Article Category: Weekend Reviews

Best Public Speaking Articles: Weekly Review [2008-06-07]

Week In ReviewEvery Saturday, we survey the best public speaking articles from throughout the public speaking blogosphere.

Topics featured this week include:

  • the value of videotaping yourself;
  • choosing between a slow or fast speech opening;
  • using simple language;
  • dealing with hecklers;
  • choosing appropriate images; and
  • a pair of articles examining the three Presidential candidate speeches from last week.

Week in Review: Public Speaking Blogosphere

Public Speaking Blogs

In fact, had you asked me what I was going to do about my annoying habit, I innocently would have asked what annoying habit? Until I watched the videotape. OMG. Forty-three times in 3 minutes I used the word, okay.

This got me thinking about whether we will continue to have face-to-face presentations. Does face-to-face presenting have an edge over video-conferencing and other online presentation technology?

Regardless of why the person is asking a lot of questions, it can be an annoyance to the rest of the audience so you need to address it. […] So we’ll group them into three categories: the Eager Learner™, the Show Off™ and the School Bus™.

Political Speech Analysis

You would think on the day when the Democratic nominee for President was finally settled that the players who all had a significant stake in the occasion would rise to the oratorical challenge.

Not so much in the case of two of them.

[…] public speaking aficionados were treated to a wonderful set of case studies from the last 3 candidates standing — how not to do it, why it did her in, and how to win.

Speechwriting Advice

So which one do you choose — open slow or open fast? It depends on how well you know the audience — and how well they know you.

Throughout my career as a speechwriter, I do not once recall an executive asking me to rewrite a speech to make the words “bigger” or the sentences longer and more complex. On the contrary, I can recall being twice asked – I didn’t need a third request – to further simplify language and to shorten sentences.

Sentences written in the active voice are also less wordy than those in the passive voice – and cutting unnecessary words always improves a piece of writing, whether it’s fiction or non-fiction.

So why allow these stereotypes to persist in your writing or speaking? If I were in the room and a speaker used one of these clichés, I’d have a pretty hard time listening to anything else he said. And imagine all the grandmothers in the room who he’d be insulting?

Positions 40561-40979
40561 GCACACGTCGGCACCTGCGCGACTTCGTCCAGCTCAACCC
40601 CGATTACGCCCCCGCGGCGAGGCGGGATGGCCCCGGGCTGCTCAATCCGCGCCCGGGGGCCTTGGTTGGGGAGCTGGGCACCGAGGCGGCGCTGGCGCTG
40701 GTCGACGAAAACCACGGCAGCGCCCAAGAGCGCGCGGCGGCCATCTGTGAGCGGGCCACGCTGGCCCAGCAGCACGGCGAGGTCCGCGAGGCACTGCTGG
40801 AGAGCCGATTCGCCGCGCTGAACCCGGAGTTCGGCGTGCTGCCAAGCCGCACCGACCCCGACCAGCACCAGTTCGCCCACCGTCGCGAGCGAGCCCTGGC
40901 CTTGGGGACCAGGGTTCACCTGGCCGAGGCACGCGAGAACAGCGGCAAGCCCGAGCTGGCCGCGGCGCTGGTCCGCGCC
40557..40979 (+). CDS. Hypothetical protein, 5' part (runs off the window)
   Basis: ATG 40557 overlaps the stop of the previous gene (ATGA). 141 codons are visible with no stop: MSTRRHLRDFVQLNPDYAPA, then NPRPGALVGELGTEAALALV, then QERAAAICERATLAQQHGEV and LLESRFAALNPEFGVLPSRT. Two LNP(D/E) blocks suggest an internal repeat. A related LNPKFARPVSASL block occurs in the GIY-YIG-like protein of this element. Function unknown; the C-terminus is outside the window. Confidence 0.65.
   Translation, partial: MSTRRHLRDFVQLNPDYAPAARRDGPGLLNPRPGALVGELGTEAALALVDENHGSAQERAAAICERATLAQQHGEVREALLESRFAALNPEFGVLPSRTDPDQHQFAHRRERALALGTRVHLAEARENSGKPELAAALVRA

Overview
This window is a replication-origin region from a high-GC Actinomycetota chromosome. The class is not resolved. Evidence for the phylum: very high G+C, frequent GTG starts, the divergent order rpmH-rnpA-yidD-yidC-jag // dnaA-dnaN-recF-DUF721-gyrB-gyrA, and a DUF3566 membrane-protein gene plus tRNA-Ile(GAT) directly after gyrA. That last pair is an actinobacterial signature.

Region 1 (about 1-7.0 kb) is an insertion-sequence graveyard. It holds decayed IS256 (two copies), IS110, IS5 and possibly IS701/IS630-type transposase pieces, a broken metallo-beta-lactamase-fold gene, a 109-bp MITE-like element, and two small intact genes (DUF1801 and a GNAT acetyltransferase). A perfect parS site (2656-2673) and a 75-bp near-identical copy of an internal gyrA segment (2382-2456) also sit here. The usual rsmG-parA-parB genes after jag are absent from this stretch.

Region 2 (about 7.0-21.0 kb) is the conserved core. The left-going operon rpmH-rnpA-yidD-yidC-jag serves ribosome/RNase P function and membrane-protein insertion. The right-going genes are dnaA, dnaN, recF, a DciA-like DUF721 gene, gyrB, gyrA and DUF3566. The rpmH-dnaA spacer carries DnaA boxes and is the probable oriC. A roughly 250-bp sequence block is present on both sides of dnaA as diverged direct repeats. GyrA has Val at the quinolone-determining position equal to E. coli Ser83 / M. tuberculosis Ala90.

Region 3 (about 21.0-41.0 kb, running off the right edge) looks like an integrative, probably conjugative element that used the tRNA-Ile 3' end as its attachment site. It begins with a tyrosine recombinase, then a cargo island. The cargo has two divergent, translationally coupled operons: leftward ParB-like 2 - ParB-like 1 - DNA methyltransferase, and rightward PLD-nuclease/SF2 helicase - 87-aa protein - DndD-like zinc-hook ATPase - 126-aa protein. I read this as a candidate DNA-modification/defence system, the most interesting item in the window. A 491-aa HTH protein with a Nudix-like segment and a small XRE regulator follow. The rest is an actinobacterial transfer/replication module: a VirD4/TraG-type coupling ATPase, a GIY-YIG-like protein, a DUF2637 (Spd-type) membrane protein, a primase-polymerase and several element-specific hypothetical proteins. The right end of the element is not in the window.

[…] the showing of your palm is a sign of safety and submissiveness. It shows that you’re safe because you’re ‘clean’ and unarmed. Conversely, the purposeful showing of the back of your palm is interpreted as a sign of authority and aggression

The are different reasons why people heckle.
More often than not alcohol is involved. Sometimes an audience member feels that they can do a better job than the person they’re listening to. Where that logic comes from I don’t know.

PowerPoint and Slide Design

As photographs go, this [handshake photo] is very well executed (great lighting, well-composed, etc). As a story, though, it’s tired and overworked. If you do a search on “handshake” in iStockphoto, you’ll find 3625 pictures. […] does it say anything or help advance your story? Probably not. The strongest way to express the underlying idea is merely to say it in a heartfelt way.

Toastmasters Articles

I took piano lessons in high school, had a lot of fun, and am OK at it still. But I’m not Oscar Peterson. […] I went into Toastmasters with the same expectations. I’m way, way better at speaking and leadership then when I first joined five years ago […] If I did ever want to turn pro, the learning curve would be much shorter because of what I’ve learned in TM.

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Comments icon1 Comment

  1. Thanks, as always, for this great list! And I’m glad you chose that particular quote from my post, because I was able to go back and correct that question mark at the end. Oops!